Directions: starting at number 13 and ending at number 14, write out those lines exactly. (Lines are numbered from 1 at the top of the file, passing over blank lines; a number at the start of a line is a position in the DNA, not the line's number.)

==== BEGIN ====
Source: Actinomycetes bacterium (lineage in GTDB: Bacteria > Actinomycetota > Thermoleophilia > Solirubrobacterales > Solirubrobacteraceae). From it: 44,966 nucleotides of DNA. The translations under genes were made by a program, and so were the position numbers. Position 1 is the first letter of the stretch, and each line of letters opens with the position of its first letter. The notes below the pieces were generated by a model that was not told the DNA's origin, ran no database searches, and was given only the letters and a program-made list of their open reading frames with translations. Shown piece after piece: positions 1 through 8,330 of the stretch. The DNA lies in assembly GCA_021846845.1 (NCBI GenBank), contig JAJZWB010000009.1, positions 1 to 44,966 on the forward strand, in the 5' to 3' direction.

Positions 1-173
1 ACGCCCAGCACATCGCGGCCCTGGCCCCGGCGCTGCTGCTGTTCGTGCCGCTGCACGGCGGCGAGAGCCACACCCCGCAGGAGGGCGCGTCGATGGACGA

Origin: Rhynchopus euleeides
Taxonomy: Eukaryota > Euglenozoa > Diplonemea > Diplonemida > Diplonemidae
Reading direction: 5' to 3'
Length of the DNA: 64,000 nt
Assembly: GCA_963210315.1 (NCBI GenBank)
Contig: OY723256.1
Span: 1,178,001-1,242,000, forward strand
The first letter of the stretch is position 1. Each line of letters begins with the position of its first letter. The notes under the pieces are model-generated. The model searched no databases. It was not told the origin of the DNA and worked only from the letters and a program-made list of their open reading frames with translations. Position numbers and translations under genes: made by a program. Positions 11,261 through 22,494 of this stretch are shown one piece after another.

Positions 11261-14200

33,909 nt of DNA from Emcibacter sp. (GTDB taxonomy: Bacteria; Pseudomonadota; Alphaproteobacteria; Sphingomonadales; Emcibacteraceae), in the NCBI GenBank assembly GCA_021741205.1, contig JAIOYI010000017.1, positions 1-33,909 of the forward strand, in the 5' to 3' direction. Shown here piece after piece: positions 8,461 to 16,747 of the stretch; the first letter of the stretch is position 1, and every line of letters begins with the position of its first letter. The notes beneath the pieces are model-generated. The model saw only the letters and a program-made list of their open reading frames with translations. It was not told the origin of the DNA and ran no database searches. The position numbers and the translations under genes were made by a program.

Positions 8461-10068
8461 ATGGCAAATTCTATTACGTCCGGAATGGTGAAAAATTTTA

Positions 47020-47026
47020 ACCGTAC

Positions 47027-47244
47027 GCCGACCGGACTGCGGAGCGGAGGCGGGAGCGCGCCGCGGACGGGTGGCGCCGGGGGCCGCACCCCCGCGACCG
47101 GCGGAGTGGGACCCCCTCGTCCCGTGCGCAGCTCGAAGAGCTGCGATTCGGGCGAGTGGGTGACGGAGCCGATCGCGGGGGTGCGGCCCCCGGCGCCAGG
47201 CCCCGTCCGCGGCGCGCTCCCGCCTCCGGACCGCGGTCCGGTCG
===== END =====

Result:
33,909 nt of DNA from Emcibacter sp. (GTDB taxonomy: Bacteria; Pseudomonadota; Alphaproteobacteria; Sphingomonadales; Emcibacteraceae), in the NCBI GenBank assembly GCA_021741205.1, contig JAIOYI010000017.1, positions 1-33,909 of the forward strand, in the 5' to 3' direction. Shown here piece after piece: positions 8,461 to 16,747 of the stretch; the first letter of the stretch is position 1, and every line of letters begins with the position of its first letter. The notes beneath the pieces are model-generated. The model saw only the letters and a program-made list of their open reading frames with translations. It was not told the origin of the DNA and ran no database searches. The position numbers and the translations under genes were made by a program.

Positions 8461-10068